More Work to Do
Sung Kang, who co-stars with Sylvester Stallone in the action flick Bullet to the Head, reflects on his own Rocky Balboa-esque story.
by ADA TSENG
Sung Kang can check one more thing off of his bucket list: co-starring in a Sylvester Stallone movie.
“I was a big fan of Rocky,” says Kang, referencing the famous rags-to-riches boxer film from the 1970s. His dad collected all the early Stallone films, and their family would often watch action movies together when Kang was growing up in Georgia. “Whenever I felt like the chips were down or if anybody was picking on me, I’d put on Rocky, and it’d always cheer me up. Rocky is all about a nobody having a chance, and I feel like that’s the story of my life.”
This “nobody” didn’t even have to audition for the role of Taylor Kwon, “a young NYPD detective who needs the help of abrasive hitman Jimmy Bobo (played by Stallone) in order to catch the bad guys who killed both their respective partners.
Inspired by Alexis Nolent’s French graphic novel Du Plomb Dans La Tete, the film adaptation Bullet to the Head, which opened Feb. 1, was relocated to New Orleans, and Thomas Jane had originally been cast for the role of Stallone’s sidekick. Later, when the filmmakers decided they wanted to switch up the typical (read: traditionally Caucasian) cop action genre by casting a minority actor to go up against Stallone, they called up Kang on Memorial Day weekend of 2011.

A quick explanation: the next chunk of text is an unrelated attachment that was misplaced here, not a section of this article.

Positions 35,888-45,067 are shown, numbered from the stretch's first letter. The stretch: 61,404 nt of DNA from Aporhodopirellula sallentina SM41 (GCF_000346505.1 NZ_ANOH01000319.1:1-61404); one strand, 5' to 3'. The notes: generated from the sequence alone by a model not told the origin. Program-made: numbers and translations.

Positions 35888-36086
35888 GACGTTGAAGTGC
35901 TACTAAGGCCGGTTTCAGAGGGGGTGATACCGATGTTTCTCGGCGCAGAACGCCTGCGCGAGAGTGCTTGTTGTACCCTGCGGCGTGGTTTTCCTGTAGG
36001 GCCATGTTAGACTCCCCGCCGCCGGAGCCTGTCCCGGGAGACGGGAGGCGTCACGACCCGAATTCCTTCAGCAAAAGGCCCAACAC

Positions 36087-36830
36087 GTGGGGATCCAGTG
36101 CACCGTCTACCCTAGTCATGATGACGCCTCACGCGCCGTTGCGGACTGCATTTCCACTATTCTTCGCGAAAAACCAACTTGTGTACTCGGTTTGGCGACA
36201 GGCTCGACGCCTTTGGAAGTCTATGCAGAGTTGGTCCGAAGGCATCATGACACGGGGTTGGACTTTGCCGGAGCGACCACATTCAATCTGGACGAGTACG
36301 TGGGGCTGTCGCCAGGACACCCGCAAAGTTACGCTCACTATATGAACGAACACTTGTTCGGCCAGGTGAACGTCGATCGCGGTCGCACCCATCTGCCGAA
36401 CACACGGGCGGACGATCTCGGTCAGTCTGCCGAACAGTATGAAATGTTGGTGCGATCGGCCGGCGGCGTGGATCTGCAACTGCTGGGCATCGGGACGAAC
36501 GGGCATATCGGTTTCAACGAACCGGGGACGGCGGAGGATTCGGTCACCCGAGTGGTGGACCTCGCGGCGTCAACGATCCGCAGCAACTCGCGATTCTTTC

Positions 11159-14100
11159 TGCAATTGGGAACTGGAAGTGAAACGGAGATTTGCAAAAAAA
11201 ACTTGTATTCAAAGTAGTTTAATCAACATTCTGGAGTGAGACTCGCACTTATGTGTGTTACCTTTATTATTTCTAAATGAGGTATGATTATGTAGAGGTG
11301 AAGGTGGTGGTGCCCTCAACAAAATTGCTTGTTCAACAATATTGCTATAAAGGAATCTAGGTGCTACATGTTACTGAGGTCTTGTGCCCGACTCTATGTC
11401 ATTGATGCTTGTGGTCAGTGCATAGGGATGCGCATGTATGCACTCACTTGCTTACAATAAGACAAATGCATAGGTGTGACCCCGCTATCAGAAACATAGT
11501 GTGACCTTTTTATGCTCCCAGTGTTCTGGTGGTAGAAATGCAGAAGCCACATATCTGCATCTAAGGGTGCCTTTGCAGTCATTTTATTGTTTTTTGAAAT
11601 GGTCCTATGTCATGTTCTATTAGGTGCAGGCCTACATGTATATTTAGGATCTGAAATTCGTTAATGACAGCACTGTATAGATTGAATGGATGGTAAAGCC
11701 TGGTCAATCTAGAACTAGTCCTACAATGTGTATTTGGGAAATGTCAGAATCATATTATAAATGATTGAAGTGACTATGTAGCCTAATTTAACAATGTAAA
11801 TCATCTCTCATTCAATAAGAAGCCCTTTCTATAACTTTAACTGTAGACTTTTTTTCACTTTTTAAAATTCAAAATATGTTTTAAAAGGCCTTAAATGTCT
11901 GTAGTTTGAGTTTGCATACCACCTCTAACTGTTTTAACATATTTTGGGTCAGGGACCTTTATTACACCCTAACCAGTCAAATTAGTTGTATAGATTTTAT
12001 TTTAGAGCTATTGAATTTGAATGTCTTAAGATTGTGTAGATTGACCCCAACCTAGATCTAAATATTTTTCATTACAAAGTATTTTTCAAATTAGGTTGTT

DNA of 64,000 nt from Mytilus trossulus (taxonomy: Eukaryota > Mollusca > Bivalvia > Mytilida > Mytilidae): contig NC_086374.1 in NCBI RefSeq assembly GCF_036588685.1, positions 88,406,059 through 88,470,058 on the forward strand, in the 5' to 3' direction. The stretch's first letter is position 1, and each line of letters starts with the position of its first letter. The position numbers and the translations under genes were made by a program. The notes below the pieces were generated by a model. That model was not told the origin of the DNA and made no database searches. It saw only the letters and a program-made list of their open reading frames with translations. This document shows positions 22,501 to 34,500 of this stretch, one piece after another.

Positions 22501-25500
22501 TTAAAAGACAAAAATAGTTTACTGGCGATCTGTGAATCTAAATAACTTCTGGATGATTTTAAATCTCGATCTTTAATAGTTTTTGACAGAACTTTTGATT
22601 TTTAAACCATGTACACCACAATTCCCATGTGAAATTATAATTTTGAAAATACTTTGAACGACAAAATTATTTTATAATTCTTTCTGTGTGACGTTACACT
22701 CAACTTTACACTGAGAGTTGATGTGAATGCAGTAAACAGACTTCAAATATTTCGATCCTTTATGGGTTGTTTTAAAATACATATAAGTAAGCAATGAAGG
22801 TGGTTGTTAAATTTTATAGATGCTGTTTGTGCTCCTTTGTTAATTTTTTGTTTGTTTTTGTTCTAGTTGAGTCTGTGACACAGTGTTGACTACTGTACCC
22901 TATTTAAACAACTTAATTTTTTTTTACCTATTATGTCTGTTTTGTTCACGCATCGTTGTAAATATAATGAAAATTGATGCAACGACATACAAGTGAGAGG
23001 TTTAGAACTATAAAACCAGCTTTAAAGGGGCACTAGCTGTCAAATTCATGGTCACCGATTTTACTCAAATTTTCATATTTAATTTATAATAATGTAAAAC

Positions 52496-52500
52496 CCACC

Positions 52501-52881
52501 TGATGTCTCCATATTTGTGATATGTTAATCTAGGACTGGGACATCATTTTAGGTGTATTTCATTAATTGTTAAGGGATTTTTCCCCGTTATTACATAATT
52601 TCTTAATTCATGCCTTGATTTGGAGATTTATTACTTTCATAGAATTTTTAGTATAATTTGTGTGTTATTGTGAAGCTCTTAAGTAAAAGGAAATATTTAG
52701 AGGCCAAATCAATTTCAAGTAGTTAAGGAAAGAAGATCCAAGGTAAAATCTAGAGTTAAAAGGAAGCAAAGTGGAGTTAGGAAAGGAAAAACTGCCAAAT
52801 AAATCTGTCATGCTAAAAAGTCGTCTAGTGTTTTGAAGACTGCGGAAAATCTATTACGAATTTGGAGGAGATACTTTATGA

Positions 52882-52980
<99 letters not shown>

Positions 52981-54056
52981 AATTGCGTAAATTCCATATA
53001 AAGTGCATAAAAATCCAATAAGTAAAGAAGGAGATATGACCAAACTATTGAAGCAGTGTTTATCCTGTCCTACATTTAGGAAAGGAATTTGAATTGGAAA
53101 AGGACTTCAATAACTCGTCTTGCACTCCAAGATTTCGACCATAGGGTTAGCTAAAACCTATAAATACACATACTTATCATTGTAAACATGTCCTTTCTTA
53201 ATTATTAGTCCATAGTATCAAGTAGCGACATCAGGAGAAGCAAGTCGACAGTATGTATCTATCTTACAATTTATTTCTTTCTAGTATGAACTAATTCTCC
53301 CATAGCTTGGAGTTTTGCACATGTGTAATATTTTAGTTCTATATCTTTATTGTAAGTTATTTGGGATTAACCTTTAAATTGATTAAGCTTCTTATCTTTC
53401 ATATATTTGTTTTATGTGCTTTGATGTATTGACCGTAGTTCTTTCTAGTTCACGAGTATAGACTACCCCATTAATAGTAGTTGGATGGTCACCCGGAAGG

The Korean American actor insists that his fortune was circumstantial. At the time, Justin Lin’s worldwide blockbuster, Fast Five (in which Kang reprised his ultra-likeable character Han), had just come out, and Bullet to the Head producer Joel Silver happened to see an episode of Kang’s YouTube series Car Talk (renamed Car Discussion due to copyright accusations), where Kang plays a sendup of himself: an actor who thinks he’s God’s gift to man because of his role in the Fast and the Furious franchise. It also helped that Kang had previously played a loud-mouthed character named Hollywood in 2009’s Ninja Assassin, another film Silver had produced.
The comedy in Bullet to the Head largely stems from the fact that Kang and Stallone’s characters hate each other.
“It’s mean humor,” explains Kang. “Jimmy Bobo is the quintessential alpha male. He’s very old-school, and basically everything out of his mouth is a derogatory stereotype. I know for a fact that Stallone’s going to get a lot of laughs at my expense. If I weren’t Asian American—if I were from China or Korea and had an accent—it wouldn’t be funny because it would be true racism. But everything he says doesn’t make any sense because I’m just as American, maybe even more American, than him.”